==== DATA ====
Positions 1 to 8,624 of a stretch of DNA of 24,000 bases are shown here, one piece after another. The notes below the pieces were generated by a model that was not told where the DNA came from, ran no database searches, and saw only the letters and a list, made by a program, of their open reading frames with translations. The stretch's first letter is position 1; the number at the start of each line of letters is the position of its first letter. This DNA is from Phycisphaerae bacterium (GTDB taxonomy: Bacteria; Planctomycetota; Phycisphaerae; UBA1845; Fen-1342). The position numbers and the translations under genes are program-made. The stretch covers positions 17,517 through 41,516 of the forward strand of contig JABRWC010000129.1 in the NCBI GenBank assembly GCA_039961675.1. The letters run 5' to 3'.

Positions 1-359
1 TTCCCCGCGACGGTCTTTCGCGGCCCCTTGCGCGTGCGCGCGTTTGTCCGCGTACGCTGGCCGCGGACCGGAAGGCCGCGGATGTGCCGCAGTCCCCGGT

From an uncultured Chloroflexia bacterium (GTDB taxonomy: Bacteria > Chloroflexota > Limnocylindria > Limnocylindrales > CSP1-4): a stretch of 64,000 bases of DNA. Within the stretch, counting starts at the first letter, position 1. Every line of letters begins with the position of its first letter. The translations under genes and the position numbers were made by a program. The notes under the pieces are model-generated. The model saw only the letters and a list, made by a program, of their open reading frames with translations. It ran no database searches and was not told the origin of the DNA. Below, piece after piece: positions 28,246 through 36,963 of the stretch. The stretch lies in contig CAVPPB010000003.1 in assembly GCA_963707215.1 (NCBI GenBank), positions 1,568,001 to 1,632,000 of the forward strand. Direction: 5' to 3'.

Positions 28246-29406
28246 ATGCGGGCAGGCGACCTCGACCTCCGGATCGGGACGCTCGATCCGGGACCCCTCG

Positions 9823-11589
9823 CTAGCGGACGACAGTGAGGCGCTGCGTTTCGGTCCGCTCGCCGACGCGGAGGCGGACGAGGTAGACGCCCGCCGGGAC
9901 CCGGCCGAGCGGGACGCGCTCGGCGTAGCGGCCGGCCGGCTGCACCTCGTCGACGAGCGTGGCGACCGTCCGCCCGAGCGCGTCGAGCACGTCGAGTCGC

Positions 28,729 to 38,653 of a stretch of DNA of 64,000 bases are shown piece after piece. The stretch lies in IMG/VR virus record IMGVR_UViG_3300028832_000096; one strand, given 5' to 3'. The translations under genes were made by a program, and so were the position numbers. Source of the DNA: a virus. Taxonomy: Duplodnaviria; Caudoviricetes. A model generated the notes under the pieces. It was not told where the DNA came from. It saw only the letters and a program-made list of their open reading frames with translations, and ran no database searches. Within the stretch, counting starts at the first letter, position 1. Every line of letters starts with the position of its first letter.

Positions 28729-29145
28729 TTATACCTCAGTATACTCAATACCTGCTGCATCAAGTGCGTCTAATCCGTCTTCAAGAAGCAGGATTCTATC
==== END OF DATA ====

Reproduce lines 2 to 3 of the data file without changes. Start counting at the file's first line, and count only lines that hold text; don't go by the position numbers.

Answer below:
Positions 1-359
1 TTCCCCGCGACGGTCTTTCGCGGCCCCTTGCGCGTGCGCGCGTTTGTCCGCGTACGCTGGCCGCGGACCGGAAGGCCGCGGATGTGCCGCAGTCCCCGGT